Keeping Posted: The kid in the upper photo of The Washington Post's feature on Orbital Sciences really is co-founder and CEO David Thompson, while the more mature-looking gent identified as such in the lower photo, in fact, is OrbComm subsidiary chief Alan Parker.
Something to Stand For: Congressman Bob Goodlatte, a heretofore low-profile member from Virginia's 6th District, is lead sponsor with Silicon Valley's Anna Eshoo, the Beltway's Tom Davis and Roscoe Bartlett, and others to kill the Clinton administration's key escrow proposal while proceeding to liberalize exports.
Let the Games Begin: Council on Competitiveness fellow Deborah Wince Smith, assistant secretary of Commerce/Technology in the Bush administration, is spearheading the Competitiveness Games, which test the viability of projects to commercialize federal lab technologies. The two-day sessions wrap up at midnight, an energized role player told Biz.
Pentagon to Quads: Sources close to Pentagon chief Bill Perry say the secretary definitely plans to trade in his E-ring suite for a professor's office at Stanford once the elections are over.
Anybody Who's Anybody: Joining an overflow crowd May 15 to cheer entrepreneur Mario Morino and his vision of the Potomac Knowledgeway challenge at the 1996 Greater Washington High Tech Awards Gala were West Group CEO Gerald Halpin, Board of Trade Chairman-elect Susan Williams, Lt. Gov. Don Beyer, Riggs Bank President Fred Bollerer, Shaw Pittman's John Dealy, Montgomery County's Mr. Technology, Cliff Kendall, Deloitte Managing Partner Tony Buzzelli, and CEO of the No. 1 company on WT's Fast 50 list, John Houston, whose time in the spotlight was extended as it made one last sweep to see if Houston's celebrity sister, Whitney, was in the crowd.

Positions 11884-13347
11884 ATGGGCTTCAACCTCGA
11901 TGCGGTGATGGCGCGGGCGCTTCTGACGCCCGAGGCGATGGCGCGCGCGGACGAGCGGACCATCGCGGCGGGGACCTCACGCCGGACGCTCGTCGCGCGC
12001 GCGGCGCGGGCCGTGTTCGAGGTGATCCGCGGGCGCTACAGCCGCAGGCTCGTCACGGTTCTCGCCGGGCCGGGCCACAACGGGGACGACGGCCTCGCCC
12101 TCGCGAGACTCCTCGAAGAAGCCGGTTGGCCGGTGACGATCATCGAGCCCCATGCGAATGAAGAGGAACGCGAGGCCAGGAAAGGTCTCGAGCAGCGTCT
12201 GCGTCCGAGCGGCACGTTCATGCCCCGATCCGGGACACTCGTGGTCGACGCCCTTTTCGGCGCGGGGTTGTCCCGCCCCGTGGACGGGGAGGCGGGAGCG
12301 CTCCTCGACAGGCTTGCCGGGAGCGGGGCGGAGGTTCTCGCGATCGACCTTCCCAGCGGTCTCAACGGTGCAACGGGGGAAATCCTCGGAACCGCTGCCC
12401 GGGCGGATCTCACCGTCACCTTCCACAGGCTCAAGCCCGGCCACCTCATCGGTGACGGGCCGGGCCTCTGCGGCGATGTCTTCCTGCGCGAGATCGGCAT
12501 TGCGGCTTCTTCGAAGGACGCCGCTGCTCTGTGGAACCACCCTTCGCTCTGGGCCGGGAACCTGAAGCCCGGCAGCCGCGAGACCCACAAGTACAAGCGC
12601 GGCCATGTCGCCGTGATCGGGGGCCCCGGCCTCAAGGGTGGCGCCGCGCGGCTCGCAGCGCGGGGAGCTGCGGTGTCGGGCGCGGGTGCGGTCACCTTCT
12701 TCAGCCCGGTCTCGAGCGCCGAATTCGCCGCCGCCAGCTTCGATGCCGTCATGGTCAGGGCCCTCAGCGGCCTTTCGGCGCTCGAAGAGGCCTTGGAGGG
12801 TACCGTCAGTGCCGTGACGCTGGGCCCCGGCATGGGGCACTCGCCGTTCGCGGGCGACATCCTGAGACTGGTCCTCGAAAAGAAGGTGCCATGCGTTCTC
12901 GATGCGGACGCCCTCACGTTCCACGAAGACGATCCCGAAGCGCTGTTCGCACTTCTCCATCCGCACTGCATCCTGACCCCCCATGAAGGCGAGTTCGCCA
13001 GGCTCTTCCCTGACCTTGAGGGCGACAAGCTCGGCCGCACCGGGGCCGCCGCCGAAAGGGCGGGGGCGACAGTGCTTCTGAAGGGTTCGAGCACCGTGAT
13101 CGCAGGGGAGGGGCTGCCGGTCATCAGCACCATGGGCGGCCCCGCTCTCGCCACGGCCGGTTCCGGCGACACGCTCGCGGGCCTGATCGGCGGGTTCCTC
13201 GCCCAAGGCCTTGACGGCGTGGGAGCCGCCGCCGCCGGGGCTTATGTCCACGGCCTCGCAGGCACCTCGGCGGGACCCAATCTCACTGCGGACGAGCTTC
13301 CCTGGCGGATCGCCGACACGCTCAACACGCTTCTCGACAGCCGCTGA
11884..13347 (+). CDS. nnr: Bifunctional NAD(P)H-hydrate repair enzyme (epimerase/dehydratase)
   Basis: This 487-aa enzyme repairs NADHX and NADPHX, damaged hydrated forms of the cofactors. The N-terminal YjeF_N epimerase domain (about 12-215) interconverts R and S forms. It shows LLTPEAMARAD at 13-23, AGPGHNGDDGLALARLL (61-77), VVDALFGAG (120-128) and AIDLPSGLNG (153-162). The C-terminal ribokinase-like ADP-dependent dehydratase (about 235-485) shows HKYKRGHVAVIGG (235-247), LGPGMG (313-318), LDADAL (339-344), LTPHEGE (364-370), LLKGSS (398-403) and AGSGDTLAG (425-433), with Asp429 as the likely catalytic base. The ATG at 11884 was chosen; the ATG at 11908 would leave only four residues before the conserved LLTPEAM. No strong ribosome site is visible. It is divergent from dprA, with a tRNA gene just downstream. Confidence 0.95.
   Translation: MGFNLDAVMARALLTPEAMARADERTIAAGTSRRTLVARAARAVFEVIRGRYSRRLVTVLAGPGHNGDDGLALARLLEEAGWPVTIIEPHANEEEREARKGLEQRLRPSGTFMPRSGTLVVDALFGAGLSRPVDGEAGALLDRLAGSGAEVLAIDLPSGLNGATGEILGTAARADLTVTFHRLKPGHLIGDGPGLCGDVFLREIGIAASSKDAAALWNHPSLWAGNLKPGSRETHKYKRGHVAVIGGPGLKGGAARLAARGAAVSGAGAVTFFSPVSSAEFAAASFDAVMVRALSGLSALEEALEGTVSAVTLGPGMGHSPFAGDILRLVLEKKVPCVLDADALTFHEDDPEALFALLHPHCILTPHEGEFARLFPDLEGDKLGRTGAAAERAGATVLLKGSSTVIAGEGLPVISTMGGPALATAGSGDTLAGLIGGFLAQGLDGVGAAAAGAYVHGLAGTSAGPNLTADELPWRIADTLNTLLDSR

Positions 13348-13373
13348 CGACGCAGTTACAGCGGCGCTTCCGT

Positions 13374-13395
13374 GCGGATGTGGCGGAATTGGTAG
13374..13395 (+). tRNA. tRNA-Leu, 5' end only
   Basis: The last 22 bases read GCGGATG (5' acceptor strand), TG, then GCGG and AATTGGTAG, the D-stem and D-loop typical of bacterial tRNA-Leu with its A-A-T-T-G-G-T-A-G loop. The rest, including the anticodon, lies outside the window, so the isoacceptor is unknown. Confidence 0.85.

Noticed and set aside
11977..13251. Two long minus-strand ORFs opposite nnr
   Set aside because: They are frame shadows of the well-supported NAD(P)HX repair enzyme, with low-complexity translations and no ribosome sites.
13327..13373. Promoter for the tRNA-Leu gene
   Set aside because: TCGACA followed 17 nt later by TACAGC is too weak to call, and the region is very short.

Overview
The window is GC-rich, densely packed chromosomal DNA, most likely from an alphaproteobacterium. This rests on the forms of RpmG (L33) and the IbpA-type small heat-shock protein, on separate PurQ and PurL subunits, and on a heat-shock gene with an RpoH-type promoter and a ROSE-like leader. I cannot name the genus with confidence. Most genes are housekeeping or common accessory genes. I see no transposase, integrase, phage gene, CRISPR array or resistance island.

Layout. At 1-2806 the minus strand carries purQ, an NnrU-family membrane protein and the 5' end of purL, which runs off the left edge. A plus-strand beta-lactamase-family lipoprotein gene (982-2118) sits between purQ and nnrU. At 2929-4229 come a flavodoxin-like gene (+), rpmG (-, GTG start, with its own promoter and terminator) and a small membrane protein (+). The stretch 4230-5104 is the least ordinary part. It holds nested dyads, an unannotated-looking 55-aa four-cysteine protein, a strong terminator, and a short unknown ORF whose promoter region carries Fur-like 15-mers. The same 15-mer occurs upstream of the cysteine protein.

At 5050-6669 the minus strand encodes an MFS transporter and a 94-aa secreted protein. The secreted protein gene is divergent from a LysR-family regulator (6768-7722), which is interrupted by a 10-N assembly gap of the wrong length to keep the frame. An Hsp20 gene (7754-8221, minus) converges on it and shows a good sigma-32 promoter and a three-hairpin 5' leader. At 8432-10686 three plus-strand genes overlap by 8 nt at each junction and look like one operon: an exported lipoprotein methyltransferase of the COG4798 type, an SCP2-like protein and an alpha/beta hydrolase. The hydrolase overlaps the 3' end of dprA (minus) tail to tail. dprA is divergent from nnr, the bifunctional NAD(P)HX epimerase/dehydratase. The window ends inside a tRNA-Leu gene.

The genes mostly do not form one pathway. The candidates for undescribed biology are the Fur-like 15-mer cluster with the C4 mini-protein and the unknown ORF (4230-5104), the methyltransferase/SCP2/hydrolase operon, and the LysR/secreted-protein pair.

Biggest hand of the evening went to MicroStrategy founder Michael Saylor's mother, when the entrepreneur asked the audience to help him fulfill a lifetime wish to provide his biggest fan with a standing ovation.
A Woman of Distinction: I-Net CEO and former Entrepreneur of the Year Kavelle Bajaj will be honored at Georgetown University by the National Association of Women Studies Leaders as 1996's Woman of Distinction.